Australia’s Millennials Struggling on Every Level
The global financial crisis didn’t gut the job prospects of Australia’s millennials, the baby boomers took care of that.
Australia’s 4.3 million young people aged 12 to 25 will be the first generation to be worse off than their parents. They have the same fantasy as generations before them: get a good job in order to raise a family and buy a home. But for many that now seems like a pipe dream.
Fifteen years ago a university degree was an unspoken acceptance into the workforce giving young workers the key to unlocking future wealth. But while the profits of universities swelled and the fortunes of baby boomers grew to almost five times the wealth of those under the age of 34 – according to the latest Grattan Report – a generation of young Australians are now facing unprecedented challenges getting into the workforce.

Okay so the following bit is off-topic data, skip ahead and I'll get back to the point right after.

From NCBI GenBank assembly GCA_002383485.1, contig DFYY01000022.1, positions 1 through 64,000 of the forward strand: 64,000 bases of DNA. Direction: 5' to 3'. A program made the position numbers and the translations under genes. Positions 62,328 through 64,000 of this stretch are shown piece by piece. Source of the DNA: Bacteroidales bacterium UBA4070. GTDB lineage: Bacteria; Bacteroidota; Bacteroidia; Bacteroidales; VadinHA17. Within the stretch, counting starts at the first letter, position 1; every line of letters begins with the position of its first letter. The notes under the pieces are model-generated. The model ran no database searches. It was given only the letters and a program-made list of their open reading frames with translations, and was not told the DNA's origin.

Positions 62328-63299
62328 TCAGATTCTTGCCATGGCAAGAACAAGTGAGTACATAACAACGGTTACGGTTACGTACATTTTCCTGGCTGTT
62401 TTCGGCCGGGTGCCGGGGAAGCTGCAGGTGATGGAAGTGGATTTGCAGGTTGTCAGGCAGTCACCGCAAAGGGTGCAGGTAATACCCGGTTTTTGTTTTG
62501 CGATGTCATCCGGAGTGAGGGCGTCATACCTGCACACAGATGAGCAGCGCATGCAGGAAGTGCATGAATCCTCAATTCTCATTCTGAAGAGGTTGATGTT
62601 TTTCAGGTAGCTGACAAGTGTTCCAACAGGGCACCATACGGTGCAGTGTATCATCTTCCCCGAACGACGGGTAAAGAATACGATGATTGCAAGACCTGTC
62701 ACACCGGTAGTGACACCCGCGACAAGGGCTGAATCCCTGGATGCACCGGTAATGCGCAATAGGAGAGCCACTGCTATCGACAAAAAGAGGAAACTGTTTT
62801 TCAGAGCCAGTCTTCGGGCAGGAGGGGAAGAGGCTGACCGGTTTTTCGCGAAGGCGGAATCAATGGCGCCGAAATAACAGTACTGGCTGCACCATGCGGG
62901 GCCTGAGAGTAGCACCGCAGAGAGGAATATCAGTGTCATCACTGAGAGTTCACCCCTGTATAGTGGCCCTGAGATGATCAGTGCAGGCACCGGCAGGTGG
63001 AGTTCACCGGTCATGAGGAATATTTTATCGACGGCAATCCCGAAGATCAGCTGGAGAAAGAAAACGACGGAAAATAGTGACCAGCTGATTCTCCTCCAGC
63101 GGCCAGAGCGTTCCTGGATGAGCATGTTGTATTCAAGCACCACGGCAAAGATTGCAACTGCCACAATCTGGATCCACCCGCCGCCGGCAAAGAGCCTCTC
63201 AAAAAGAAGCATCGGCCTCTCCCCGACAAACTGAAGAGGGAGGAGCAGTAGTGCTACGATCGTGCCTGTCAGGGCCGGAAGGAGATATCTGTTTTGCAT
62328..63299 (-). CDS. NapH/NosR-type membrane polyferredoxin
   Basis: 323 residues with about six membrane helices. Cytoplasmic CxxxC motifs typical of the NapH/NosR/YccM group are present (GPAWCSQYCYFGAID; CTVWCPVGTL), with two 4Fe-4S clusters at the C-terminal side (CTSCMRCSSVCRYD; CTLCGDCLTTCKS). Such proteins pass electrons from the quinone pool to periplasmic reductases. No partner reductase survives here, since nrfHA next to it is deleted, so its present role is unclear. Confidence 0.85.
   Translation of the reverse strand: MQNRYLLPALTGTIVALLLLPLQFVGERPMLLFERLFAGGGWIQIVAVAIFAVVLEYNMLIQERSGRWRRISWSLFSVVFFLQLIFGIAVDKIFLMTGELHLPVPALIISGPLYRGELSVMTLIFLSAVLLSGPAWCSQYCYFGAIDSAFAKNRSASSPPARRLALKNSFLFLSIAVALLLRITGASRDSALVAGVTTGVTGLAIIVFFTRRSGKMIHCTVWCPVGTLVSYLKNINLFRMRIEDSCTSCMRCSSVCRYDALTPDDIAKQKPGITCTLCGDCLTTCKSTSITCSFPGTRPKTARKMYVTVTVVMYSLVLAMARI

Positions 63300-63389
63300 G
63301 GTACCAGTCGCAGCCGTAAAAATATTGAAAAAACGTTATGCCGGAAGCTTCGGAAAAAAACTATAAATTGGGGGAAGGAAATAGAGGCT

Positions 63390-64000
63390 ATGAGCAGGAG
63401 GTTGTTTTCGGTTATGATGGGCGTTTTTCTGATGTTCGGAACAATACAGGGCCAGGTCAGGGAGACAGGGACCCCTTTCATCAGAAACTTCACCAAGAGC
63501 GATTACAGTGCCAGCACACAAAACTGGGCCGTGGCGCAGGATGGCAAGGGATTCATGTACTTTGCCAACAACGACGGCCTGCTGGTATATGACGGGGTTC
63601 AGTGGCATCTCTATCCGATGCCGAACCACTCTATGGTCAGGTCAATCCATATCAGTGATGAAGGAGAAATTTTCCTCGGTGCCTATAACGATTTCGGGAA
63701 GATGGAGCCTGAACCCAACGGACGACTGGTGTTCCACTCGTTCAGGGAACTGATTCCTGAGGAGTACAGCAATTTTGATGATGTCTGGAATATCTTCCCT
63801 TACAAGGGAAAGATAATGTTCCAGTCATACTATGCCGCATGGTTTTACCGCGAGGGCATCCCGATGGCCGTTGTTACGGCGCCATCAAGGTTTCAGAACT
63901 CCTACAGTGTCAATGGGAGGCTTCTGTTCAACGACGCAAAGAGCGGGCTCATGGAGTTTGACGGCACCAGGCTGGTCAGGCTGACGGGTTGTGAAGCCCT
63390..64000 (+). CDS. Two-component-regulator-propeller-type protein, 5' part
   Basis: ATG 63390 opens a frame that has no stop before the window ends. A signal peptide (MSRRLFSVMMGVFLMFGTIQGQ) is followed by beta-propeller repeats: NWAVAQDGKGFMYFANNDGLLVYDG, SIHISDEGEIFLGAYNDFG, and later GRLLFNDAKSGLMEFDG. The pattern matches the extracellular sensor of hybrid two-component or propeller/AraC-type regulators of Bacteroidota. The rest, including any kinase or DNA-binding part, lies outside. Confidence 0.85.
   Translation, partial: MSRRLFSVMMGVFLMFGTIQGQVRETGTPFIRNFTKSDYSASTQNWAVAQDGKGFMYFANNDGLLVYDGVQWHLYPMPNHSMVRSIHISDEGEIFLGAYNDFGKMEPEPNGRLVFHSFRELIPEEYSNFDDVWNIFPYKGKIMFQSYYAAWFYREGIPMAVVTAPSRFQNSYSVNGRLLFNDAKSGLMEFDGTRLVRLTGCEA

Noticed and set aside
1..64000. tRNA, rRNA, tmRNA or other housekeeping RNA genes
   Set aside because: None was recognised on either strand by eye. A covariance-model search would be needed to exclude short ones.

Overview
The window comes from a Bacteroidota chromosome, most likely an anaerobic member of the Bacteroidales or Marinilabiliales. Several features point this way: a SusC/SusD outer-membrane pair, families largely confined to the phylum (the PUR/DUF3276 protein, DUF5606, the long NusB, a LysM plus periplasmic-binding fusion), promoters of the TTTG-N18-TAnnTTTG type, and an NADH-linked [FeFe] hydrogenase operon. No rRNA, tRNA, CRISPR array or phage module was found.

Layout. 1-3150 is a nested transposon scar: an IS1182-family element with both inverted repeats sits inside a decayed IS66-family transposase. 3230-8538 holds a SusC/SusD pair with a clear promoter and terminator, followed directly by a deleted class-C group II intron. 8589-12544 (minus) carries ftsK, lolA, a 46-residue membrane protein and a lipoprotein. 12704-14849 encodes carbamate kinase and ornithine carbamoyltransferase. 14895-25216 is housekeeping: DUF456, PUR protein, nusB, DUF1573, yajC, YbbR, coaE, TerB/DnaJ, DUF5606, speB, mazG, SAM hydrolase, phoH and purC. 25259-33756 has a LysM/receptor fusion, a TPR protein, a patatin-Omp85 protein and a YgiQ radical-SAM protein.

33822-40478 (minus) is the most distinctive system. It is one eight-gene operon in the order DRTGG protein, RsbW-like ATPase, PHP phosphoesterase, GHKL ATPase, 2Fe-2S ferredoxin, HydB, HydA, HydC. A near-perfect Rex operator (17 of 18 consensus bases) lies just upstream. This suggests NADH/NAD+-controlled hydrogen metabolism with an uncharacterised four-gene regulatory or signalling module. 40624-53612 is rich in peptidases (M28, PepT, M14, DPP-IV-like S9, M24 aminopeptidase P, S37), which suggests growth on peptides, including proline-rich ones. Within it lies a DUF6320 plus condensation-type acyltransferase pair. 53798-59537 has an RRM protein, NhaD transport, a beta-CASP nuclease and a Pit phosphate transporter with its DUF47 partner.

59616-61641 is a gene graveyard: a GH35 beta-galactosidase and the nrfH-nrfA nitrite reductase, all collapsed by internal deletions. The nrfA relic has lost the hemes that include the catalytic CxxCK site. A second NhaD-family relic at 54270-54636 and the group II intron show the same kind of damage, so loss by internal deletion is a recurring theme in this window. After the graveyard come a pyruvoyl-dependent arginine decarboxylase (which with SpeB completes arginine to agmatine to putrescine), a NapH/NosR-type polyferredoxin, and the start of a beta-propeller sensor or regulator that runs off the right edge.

Youth unemployment sits at 13.27 per cent in Australia, according to the Australian Bureau of Statistics. Underemployment is at 18 per cent, the highest level in 40 years. In the regions the figure is even more worrisome, with youth unemployment hitting as high as 41.1 per cent in “Queensland — Outback.”
This bleeding of national wealth is no accounting glitch, but rather the predictable outcome of years of economic and social policy that has been rigged to serve older generations at the expense of the young.
Foundation of Young Australians chief executive Jan Owen said while older generations benefited from low house prices and government policies such as free university education and negative gearing, younger workers have found themselves swimming in HECS debt and will see the cost of their degree rise 7.5 per cent under the latest Federal Budget measures. They will also need to pay it back sooner, with payments scheduled to kick in once they earn above $42,000.
The social and economic consequences of locking out an entire generation of workers are serious and could have a profound impact on Australia’s future economy.
This article was originally published by The Courier Mail.